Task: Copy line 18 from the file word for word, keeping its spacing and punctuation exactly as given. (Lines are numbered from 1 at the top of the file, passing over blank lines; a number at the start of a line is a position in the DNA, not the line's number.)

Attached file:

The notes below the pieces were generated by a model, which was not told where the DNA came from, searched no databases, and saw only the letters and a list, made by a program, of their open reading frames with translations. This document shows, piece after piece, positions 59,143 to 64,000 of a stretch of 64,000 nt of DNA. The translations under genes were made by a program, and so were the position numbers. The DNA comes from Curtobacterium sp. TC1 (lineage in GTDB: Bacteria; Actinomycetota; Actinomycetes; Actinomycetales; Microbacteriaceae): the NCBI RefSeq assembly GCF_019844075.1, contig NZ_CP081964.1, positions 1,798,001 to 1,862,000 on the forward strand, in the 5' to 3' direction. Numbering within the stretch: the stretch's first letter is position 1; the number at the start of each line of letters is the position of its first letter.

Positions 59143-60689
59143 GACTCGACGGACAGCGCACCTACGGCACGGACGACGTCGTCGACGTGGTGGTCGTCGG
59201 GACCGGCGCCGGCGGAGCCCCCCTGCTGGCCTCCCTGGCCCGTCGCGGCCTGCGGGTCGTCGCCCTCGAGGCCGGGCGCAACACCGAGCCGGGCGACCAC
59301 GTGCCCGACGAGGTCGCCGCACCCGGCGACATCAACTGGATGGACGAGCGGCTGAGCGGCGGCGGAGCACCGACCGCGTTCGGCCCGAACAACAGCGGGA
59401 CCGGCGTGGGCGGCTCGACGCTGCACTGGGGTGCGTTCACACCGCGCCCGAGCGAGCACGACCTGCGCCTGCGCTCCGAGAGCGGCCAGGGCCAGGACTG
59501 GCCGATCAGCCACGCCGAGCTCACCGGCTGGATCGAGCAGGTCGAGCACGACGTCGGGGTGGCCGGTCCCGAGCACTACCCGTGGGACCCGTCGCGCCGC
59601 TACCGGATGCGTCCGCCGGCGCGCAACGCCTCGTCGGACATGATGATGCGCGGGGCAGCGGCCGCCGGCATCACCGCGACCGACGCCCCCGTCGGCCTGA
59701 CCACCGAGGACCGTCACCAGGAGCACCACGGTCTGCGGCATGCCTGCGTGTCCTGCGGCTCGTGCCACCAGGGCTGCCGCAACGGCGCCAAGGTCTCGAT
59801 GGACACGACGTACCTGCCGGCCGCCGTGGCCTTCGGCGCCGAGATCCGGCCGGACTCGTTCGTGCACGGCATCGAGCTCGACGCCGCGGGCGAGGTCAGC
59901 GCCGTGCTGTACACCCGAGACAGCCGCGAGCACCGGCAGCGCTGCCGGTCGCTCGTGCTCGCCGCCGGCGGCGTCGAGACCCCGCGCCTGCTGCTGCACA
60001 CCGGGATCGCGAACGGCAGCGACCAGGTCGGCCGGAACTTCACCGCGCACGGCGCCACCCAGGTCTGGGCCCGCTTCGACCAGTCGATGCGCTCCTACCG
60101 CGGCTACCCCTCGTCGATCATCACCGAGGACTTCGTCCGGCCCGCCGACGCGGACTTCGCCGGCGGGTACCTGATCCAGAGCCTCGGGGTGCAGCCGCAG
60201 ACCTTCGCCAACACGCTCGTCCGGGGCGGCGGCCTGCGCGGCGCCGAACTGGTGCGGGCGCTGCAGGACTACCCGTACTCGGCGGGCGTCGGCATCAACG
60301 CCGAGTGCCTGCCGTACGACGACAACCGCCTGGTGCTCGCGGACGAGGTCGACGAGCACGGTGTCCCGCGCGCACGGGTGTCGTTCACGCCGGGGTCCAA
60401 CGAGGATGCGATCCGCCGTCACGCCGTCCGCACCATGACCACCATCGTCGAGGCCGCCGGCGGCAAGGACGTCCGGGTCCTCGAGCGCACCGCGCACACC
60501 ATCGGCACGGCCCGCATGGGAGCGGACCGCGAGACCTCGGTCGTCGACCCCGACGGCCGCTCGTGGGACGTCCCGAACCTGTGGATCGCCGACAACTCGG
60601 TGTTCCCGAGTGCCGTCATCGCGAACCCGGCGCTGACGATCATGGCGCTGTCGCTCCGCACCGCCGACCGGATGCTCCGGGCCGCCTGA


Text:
60601 TGTTCCCGAGTGCCGTCATCGCGAACCCGGCGCTGACGATCATGGCGCTGTCGCTCCGCACCGCCGACCGGATGCTCCGGGCCGCCTGA